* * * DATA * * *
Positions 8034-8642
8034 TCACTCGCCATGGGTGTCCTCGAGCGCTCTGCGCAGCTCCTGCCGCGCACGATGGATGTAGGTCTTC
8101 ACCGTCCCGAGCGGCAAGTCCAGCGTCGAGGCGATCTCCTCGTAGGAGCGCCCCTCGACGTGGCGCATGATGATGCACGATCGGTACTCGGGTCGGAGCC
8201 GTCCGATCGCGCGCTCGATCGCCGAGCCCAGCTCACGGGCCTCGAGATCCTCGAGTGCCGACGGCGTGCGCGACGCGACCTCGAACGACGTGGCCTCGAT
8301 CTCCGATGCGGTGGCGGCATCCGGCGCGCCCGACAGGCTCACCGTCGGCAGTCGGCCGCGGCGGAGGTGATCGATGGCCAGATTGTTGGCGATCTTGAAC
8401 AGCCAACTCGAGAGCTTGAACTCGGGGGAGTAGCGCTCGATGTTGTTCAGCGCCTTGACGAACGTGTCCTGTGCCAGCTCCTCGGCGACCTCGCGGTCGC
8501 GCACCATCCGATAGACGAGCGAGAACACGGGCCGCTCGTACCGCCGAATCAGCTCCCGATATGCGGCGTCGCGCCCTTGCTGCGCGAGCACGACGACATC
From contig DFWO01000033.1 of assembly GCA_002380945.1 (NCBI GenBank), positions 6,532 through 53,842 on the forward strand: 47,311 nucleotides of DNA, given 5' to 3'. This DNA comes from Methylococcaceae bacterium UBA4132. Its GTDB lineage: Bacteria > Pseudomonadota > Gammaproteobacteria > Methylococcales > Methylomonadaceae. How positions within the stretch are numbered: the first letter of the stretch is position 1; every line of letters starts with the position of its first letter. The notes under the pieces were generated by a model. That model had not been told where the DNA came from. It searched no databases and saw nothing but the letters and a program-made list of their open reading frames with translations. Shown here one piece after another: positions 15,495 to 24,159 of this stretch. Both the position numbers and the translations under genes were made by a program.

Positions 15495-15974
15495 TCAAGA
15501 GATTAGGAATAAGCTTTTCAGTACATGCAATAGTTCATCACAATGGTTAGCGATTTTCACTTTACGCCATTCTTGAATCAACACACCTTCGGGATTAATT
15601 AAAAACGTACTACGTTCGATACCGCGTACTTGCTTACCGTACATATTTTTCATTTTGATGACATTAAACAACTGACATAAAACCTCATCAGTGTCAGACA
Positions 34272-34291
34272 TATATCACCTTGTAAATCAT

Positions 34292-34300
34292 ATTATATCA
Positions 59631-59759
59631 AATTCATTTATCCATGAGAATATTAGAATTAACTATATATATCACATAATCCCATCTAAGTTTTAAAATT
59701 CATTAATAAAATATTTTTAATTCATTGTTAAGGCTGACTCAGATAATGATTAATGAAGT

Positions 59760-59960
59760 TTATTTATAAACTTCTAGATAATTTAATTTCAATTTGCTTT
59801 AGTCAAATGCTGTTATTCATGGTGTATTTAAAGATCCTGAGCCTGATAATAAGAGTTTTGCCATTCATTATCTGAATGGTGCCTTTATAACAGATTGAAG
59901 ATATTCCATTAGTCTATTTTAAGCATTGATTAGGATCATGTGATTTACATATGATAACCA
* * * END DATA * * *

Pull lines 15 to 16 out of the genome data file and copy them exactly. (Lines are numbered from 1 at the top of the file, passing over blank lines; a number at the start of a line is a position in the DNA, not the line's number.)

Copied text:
Positions 34292-34300
34292 ATTATATCA